Treating Navicular Disease with FormaHoof
Joel Brown BSc(Hons)AG APF-1
JC Shoeing Servicing: Wyoming, Southwestern South Dakota, Western Nebraska, Colorado 307-477-1177
“My formal farrier education commenced in 1978 and coming from a ranching lifestyle, sound horses have always been the foundation of the cowboy life. No sound horse meant no work. Throughout the years of ranching, shoeing and continuing education, including my return to farriery school in 1995, lameness issues have driven the conversation. My search to proactively address the issue of soundness and structure led me to FormaHoof. I reached out to Dr. Debra Taylor of Twin Creeks Podiatry and Rob Stevenson of FormaHoof and was blessed to spend my FormaHoof training with Dr. Debra, a master of the equine foot and pathologies, for which I am very thankful!
From a horseman background, my approach to farrier science is based on a holistic viewpoint, addressing the anatomy, physiology and biomechanics, to enhance comfort and balance, across all equine types and disciplines. In totality, the hoof is the foundation that the horse stands on. FormaHoof provides a progressive modality enabling these goals, whilst providing the horse with a voice in the conversation; towards an enhanced and productive life. The process also benefits the relationship between the horse and owner – happy horses make for a happy life.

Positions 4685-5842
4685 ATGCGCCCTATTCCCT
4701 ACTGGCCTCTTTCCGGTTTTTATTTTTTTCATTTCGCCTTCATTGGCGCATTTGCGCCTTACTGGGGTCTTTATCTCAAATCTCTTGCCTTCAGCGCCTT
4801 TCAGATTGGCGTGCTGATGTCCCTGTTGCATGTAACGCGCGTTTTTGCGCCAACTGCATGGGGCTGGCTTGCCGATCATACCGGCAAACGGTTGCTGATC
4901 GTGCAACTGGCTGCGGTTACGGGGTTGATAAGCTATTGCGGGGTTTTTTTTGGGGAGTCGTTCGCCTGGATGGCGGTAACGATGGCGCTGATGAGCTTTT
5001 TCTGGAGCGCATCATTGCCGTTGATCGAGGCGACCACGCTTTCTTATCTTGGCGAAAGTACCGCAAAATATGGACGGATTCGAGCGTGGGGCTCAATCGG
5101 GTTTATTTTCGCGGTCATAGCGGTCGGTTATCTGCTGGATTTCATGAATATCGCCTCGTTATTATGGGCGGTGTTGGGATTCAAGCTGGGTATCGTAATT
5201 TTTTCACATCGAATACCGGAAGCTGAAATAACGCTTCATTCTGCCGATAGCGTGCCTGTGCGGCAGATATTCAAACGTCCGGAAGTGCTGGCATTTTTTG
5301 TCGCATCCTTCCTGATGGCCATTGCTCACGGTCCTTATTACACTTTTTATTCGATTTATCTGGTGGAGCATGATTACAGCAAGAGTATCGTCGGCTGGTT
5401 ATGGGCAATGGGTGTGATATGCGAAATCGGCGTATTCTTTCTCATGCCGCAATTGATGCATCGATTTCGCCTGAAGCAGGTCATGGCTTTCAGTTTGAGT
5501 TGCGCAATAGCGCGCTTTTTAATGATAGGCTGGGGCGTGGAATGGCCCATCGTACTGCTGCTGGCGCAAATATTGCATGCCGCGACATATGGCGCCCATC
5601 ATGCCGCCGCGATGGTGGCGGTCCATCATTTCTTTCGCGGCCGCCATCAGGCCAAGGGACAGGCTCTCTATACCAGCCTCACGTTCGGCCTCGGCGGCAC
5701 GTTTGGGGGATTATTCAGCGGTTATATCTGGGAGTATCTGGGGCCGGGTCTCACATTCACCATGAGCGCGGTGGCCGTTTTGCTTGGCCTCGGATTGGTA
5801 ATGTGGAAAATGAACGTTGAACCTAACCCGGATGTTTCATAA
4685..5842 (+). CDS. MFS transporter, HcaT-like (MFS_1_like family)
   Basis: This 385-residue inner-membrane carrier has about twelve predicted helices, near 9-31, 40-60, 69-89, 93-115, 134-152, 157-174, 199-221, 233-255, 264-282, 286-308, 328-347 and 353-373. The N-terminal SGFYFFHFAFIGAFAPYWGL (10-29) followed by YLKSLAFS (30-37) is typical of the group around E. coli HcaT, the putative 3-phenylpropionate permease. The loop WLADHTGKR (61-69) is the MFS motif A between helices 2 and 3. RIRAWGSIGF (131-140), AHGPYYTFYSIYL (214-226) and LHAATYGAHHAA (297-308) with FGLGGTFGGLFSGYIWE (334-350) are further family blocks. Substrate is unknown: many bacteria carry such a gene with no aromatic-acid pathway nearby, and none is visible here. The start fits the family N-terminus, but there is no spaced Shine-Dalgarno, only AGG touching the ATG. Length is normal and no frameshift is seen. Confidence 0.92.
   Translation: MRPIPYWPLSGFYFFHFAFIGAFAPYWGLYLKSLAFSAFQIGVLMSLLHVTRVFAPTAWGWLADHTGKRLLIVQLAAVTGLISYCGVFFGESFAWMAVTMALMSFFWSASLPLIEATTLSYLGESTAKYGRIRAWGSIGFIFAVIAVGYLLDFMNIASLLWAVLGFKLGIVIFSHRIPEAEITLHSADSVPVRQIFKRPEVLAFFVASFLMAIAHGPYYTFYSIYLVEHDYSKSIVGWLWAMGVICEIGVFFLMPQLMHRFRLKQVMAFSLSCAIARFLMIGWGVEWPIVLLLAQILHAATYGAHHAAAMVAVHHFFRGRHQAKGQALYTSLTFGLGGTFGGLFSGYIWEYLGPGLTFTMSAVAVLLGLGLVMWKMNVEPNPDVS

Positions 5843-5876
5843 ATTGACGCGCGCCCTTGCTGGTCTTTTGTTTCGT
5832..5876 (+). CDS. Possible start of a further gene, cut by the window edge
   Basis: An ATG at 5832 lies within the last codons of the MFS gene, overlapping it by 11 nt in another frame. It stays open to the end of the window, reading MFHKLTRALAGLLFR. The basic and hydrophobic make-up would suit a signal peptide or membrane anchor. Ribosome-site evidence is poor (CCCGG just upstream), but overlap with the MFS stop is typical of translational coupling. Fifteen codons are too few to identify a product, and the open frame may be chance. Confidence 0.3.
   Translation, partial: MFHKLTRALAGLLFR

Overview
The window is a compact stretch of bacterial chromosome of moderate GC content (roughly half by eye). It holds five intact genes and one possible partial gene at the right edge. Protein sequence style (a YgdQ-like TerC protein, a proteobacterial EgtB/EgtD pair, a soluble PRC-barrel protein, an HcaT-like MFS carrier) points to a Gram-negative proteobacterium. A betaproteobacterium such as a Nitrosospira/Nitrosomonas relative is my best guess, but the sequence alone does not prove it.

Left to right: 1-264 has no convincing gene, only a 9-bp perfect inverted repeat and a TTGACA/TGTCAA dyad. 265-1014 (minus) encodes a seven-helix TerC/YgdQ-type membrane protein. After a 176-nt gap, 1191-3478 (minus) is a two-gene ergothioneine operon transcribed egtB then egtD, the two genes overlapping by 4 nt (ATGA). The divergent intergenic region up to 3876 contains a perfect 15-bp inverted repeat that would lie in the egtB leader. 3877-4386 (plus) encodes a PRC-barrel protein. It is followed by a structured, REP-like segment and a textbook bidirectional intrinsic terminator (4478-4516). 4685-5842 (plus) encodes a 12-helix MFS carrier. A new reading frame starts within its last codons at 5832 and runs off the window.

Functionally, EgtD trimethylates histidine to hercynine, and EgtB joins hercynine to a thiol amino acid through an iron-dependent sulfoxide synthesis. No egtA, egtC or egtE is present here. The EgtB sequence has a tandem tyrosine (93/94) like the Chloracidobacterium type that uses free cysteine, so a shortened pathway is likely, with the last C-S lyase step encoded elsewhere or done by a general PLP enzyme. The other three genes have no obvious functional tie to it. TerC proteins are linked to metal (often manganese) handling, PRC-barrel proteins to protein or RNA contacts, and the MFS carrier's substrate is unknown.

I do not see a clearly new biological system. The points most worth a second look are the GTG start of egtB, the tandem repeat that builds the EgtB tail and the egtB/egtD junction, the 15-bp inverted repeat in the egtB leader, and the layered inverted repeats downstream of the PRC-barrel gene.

I look forward to this new era; combining farriery, Podiatry and horsemanship, as one understanding is worth a thousand techniques, with one goal – the betterment of our equines.”
History of the horse:
This quarter horse was a referral with a navicular history. Bilateral lameness, toe landing with contracted heels. Radiographs of the horse disclosed cysts on the navicular bone, but no degeneration. Osphos (clodronate) regimen and a shoeing package to ease breakover with sole support had been followed, but the owner wasn’t happy with the horses shortened stride and balance. Additionally, through these shoeing cycles no sole and caudal growth was noted; the foot was static. The end goal was a foot balanced around the COR and a healthy caudal aspect overall; barefoot or shod.